Managing the Building Design Process

Managing the Building Design Process

Gavin Tunstall

Preference :

There can be little doubt that towards the latter part of the twentieth century, the creation of
many new buildings in the UK had become an excessively confrontational process, encouraging
clients, designers and builders to seek to gain advantages from one another rather than to
work constructively together. Strict adherence to ‘professional’ roles and an unwillingness to
step over historically defined boundaries discouraged co-operation and collaboration.
Blinkered by contracts, time scales and costs, the process often appeared to be cramped in an
over-demanding, claims-conscious environment, fixated by narrow aims and responsibilities,
seemingly unable or unwilling to reflect a genuine concern with quality or customer care. The
Latham and Egan Reports, published in the 1990s described this situation as wasteful and very
significantly, that it was contributing to a diminution in the quality of both design and construction.
The reports laid the foundations for substantial on-going changes in practice and guidance
developed during the past 10 years.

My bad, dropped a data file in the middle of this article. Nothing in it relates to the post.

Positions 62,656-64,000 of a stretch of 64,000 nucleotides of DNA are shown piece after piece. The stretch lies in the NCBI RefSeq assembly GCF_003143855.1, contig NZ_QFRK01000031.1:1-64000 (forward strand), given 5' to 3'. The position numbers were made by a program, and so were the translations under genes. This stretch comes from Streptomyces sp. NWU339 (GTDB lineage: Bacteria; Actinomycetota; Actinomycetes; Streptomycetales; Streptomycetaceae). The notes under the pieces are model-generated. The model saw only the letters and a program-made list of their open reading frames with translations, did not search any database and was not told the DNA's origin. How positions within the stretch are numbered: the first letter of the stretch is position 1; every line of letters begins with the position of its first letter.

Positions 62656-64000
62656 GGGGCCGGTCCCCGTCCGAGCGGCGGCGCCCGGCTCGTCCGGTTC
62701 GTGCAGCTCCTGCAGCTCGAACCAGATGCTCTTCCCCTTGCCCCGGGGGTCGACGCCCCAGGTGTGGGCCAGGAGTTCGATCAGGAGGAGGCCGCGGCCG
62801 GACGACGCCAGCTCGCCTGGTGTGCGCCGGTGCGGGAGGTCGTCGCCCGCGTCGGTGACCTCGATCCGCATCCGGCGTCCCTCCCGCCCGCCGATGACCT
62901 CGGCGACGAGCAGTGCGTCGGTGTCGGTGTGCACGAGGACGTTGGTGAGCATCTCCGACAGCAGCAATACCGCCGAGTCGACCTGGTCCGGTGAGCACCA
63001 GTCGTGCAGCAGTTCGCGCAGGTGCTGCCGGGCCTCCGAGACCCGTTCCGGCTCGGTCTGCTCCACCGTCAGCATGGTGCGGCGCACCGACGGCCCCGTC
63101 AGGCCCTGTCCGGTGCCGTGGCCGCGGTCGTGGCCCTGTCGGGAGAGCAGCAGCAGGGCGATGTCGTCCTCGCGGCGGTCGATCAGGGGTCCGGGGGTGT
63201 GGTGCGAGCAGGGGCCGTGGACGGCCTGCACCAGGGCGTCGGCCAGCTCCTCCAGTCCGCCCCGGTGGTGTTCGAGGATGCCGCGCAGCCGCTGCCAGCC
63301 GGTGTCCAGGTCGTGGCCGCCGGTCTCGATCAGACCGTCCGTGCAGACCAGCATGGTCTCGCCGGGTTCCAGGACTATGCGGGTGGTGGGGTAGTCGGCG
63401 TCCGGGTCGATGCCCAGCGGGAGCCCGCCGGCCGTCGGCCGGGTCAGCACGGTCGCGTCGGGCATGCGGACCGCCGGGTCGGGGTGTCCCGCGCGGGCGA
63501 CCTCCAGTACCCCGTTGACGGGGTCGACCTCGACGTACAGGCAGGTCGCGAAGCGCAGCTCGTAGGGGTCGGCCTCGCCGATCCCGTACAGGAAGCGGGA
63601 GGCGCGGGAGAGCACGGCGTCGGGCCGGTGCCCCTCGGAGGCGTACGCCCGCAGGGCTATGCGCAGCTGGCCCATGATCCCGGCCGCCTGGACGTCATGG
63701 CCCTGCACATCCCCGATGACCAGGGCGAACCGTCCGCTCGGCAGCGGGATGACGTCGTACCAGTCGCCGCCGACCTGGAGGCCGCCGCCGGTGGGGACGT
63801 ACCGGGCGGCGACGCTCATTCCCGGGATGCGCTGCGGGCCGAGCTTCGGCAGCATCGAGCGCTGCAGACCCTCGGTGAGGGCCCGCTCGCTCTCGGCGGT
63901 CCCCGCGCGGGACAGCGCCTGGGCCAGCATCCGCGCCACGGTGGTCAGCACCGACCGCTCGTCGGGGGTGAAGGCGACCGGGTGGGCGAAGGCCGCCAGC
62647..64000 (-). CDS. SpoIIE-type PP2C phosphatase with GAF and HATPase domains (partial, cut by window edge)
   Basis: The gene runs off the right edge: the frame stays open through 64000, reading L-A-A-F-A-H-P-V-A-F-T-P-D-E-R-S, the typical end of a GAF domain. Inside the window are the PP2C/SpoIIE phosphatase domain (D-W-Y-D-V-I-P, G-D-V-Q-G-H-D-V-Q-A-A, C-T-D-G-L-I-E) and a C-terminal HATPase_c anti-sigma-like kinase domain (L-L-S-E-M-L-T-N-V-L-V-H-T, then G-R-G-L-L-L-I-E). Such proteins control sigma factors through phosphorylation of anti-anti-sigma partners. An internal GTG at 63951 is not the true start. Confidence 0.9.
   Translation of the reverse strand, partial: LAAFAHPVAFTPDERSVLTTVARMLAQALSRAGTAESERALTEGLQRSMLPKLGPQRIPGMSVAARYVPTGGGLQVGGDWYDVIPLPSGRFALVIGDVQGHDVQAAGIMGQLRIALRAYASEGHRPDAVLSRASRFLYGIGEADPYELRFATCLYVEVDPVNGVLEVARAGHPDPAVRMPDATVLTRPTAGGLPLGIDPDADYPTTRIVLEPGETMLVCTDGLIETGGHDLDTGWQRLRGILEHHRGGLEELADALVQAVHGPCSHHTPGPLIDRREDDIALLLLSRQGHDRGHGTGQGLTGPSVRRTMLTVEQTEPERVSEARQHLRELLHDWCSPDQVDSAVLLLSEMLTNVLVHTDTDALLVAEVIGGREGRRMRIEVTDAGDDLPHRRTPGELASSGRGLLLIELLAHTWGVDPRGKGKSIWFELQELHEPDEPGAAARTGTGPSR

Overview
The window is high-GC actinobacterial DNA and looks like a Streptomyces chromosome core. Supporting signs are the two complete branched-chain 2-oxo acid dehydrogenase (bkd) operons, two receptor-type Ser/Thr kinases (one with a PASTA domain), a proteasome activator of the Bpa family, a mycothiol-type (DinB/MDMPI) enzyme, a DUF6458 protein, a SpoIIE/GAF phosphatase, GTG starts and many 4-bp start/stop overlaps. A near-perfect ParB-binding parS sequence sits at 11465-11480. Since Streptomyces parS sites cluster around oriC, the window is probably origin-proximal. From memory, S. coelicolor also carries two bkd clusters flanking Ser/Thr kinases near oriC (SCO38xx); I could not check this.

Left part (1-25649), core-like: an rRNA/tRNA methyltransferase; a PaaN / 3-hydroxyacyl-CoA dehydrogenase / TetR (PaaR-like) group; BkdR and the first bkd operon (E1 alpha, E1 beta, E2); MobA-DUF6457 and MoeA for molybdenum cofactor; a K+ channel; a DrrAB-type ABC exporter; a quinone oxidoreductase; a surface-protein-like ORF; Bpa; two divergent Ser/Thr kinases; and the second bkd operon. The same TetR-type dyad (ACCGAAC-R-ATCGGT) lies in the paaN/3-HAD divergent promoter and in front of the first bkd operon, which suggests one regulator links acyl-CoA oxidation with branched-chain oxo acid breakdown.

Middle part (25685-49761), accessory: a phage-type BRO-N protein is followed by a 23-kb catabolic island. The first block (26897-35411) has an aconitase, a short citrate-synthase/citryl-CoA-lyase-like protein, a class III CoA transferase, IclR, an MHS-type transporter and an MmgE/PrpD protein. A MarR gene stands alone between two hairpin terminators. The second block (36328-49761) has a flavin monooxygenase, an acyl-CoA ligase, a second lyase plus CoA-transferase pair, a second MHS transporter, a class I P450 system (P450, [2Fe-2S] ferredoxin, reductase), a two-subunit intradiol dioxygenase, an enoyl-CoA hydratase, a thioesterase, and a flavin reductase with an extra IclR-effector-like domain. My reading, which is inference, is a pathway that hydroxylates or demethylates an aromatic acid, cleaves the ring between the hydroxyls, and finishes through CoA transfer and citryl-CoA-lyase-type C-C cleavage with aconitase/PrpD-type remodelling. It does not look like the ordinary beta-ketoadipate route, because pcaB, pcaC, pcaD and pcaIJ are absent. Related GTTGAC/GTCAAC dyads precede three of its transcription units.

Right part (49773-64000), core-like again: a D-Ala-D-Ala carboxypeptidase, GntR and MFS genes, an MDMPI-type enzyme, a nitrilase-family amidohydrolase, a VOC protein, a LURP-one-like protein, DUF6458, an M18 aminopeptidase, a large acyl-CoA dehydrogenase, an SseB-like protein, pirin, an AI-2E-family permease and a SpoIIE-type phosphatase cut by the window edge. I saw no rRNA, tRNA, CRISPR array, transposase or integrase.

The process of designing and constructing new buildings is a complex activity reflecting the
skills, perceptions and expectations of many individuals, who must attempt to respond to technical
and philosophical challenges, resolve debates and deal with the inevitable conflicts associated
with working together. The associated personnel difficulties and contractual obligations
cannot be dismissed lightly, but in an ideal scenario, everyone should be capable of appreciating
how and why decisions are taken so that there is a better chance of achieving the best possible
results under the prevailing circumstances. Understanding the process of building design
in terms of what should be done rather than who should do it helps to minimise the negative
restraints of professional boundaries. This book is based on my experience as an architect, but
I use the term building designer to describe the process of design and construction of an imaginary
new building offering a broad stage-by-stage explanation of the way in which ideas can
become reality. Although reference to some technical issues is inevitably based on current UK
practice, for the most part my intension is to discuss general principles, which I believe to be
universally applicable.

Content :
  • Design and the designers
  • Communication
  • Permissions and approvals
  • Inception
  • Design planning
  • The design brief
  • The Design: Function, Part 1 How buildings are used
  • The Design: Function, Part 2 Design and construction constraints
  • The design: aesthetics
  • Construction information
  • Pre-contract administration
  • Construction supervision

Download Managing the Building Design Process free PDF


Share this

Related Posts

Next Post »